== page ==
Pittsburgh Pirates SP Joe Musgrove is often referred to as a “bulldog” on the pitching mound. How did his bite match his bark in 2018?
Welcome to Bucco Breakfast, a new daily morning feature designed to help Pittsburgh Pirates fans through the offseason. Each day we’ll roll out a quick topic designed to spark conversation as well as provide some interesting baseball reading from around the web.
For this week’s Bucco Breakfast menu, we will look at how each Pirates’ starting pitcher earned his strikeouts in 2018. Today’s subject is Joe Musgrove.
Musgrove struck out an even 100 batters in his inaugural season in Pittsburgh. His K/9 (7.80) and K% (20.6 percent) were both down from 2017, though a subpar July in terms of striking hitters out brought those numbers down a bit. The right-hander finished quite strongly, striking out 43 hitters against just four walks over his last eight 2018 starts.
Can that trend propel him into 2019?
Changing it up
If you would have told me before I started this post that Musgrove would have struck out one-third of all of his batters for the season on his changeup, I would have called you a dirty liar. Yet, here we are:
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It goes without saying that seeing a Pittsburgh Pirates hurler with such a robust strikeout rate on a changeup is akin to seeing a Dodo out in the wild. For reference, here are all Pirates pitchers - starters or relievers - that struck out at least 10 hitters with a changeup:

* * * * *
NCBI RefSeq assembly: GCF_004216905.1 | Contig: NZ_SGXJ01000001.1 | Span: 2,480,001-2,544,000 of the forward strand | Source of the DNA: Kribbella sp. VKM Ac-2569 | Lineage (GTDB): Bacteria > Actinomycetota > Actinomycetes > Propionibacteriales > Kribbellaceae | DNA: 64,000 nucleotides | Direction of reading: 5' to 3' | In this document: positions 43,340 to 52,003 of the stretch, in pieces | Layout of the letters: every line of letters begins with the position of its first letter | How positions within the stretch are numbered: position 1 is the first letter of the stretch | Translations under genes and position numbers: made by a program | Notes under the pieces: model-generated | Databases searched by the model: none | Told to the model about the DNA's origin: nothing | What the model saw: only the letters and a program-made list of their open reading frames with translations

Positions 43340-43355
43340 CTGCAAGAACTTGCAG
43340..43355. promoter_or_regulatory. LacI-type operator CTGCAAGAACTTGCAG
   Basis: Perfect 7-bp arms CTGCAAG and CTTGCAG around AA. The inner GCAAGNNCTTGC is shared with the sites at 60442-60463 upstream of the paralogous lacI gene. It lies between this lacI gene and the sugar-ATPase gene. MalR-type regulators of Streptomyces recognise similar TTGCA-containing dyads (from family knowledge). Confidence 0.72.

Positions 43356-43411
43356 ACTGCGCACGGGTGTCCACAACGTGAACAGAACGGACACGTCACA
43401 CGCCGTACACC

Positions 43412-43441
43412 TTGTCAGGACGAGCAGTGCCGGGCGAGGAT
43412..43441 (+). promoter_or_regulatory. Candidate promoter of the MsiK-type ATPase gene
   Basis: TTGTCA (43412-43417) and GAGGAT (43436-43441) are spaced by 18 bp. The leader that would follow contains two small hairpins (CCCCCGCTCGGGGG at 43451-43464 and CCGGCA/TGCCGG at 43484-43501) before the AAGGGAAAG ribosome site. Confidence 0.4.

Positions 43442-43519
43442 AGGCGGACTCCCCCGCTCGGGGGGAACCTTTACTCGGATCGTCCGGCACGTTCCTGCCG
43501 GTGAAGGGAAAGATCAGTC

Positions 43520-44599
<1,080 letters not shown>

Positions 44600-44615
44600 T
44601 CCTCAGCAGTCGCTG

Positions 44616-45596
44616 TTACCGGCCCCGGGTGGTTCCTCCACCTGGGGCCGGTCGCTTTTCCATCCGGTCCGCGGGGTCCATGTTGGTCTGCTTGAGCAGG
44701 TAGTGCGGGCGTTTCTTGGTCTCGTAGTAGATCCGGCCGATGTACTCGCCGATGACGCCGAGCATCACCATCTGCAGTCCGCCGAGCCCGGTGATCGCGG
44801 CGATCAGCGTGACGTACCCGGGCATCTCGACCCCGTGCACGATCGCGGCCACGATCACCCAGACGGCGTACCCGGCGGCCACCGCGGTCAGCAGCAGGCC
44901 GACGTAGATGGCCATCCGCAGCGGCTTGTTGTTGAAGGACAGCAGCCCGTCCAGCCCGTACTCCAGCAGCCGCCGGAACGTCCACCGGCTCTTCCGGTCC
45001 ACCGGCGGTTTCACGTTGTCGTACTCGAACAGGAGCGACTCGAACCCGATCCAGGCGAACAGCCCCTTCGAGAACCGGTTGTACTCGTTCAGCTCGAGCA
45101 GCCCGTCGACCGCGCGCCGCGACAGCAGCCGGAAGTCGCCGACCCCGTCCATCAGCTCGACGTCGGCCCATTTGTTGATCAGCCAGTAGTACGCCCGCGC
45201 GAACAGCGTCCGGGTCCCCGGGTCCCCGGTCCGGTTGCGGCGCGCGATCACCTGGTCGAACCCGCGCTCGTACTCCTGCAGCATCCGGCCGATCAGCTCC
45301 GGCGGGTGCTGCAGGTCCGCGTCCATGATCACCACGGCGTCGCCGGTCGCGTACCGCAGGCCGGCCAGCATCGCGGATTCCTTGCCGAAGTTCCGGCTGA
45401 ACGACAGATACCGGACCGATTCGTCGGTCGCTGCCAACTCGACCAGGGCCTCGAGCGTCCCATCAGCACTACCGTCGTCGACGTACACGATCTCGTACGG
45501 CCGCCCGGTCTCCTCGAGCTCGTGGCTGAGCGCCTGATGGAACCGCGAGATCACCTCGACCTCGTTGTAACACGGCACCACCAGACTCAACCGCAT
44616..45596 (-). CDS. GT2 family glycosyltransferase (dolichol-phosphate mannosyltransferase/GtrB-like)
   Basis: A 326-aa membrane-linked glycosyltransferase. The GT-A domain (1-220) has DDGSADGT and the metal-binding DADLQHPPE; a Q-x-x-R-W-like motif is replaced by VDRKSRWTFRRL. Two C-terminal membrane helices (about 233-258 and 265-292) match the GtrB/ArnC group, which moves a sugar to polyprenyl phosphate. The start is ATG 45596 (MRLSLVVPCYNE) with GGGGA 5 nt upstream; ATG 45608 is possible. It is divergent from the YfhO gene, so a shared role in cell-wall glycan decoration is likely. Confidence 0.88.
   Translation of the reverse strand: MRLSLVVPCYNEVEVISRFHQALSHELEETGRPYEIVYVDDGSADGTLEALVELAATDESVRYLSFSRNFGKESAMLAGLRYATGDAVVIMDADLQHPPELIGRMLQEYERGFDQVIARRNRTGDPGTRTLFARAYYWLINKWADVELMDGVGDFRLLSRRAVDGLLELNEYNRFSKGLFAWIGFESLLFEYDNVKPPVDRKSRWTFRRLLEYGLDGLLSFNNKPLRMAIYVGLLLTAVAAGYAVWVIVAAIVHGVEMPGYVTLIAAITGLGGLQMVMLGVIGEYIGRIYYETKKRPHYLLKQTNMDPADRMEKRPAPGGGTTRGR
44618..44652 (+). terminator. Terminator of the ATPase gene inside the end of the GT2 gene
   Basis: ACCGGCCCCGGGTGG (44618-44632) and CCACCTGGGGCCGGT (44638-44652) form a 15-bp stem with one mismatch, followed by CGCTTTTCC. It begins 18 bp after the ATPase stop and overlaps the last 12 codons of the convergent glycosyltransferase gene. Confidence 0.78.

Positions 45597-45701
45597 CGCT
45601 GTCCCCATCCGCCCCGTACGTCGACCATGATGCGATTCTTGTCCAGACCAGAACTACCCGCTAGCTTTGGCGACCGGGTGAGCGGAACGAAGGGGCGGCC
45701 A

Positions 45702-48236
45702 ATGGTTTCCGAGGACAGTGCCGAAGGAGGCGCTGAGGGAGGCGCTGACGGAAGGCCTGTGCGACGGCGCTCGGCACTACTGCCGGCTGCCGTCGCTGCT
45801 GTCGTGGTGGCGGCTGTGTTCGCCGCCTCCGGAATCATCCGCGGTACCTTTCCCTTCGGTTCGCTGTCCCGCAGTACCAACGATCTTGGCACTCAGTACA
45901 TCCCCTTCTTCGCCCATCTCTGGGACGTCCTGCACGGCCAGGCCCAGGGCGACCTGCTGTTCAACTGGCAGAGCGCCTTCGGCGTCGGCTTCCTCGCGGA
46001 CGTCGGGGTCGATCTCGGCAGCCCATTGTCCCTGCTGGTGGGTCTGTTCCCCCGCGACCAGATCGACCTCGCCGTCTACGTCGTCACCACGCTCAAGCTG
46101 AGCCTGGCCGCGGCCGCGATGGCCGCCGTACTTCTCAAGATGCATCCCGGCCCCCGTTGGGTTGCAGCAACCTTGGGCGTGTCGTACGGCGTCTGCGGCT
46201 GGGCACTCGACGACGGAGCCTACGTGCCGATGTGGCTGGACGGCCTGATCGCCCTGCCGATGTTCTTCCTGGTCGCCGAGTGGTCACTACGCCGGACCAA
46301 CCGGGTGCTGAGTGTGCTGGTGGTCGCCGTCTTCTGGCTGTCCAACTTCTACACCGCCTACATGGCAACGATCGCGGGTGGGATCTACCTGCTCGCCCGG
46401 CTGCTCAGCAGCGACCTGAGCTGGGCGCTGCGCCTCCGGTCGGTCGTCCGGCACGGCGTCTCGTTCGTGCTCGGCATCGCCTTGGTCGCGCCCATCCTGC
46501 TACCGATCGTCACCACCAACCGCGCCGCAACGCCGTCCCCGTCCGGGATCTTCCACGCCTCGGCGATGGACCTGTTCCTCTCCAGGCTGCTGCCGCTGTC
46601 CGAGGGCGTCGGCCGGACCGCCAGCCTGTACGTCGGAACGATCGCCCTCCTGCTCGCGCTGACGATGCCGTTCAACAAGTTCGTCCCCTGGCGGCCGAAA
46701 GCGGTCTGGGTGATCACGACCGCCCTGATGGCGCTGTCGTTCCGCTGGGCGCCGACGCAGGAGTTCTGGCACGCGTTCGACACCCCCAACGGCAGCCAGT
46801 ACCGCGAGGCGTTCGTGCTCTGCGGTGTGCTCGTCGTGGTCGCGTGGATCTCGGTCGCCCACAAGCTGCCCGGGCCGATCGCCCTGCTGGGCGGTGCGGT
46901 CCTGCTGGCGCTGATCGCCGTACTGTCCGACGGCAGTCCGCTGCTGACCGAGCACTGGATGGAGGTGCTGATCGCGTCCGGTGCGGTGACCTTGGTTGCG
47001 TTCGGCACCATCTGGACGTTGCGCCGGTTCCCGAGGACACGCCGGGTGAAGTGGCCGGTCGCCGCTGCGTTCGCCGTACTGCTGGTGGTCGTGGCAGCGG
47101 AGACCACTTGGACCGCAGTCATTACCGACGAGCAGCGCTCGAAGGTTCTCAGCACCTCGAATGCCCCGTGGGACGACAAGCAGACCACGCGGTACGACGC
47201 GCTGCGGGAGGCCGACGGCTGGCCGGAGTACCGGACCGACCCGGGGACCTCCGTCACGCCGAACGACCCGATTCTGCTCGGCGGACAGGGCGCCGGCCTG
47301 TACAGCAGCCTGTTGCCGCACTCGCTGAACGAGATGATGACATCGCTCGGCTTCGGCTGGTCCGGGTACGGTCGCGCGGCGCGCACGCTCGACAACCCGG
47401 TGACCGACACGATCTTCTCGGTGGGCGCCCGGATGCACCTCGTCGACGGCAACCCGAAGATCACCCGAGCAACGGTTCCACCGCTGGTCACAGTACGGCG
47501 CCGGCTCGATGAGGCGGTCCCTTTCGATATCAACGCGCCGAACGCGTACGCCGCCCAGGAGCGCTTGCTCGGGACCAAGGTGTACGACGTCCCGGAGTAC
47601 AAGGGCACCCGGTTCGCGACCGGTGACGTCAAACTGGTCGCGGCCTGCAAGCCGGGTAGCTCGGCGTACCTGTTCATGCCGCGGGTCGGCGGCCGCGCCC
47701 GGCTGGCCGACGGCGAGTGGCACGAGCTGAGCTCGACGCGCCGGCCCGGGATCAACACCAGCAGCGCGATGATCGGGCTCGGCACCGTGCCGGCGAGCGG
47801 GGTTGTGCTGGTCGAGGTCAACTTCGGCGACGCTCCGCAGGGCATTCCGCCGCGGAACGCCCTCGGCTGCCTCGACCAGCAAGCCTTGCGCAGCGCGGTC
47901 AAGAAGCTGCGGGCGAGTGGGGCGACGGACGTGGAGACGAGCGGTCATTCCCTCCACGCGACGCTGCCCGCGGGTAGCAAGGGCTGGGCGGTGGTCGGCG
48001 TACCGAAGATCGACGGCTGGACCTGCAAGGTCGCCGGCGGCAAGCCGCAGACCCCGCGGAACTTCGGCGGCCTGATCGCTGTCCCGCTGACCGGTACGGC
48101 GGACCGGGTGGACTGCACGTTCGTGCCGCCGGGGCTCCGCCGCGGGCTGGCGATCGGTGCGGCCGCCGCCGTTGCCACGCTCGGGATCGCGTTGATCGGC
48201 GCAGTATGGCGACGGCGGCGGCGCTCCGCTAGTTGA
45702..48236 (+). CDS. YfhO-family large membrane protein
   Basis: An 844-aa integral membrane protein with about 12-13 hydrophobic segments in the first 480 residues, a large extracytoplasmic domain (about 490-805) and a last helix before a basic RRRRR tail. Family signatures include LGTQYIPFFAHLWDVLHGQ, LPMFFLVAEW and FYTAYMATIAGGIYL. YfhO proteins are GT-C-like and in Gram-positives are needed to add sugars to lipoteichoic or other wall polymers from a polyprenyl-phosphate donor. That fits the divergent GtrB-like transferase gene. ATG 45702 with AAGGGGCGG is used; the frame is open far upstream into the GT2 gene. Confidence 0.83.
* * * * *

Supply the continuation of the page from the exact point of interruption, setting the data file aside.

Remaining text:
Another surprise: All of Musgrove’s strikeouts on the changeup come with a whiff. Those 32 strikeouts are good for 21st in all of baseball among starters with at least 10 changeup-whiff punchouts.
Musgrove’s changeup is pretty standard in many ways, and solid in one vital one. First, the average. There is only a good-but-not-great 8.01 mph difference in his changeup velocity from his four-seam fastball. The pitch is not featured against same-side hitters as much as lefty bats (22.45 percent usage against LHH vs 6.79 percent on righties), falling in line with accepted baseball norms.
Yet, Musgrove’s change carries a 1974 rpm spin rate as opposed to an MLB-wide average right around 1746 rpm. While not a huge difference, there is enough there to add some built in deception to it, as hitters are often fooled into thinking the pitch is a fastball. This is especially true for Musgrove, who can throw three distinct fastballs anywhere in the zone.
All things considered, Pittsburgh Pirates fans should be very excited when thinking about what kind of punchout totals Joe Musgrove can put up in 2019 after a presumably normal offseason once healed from his recent abdomen surgery.
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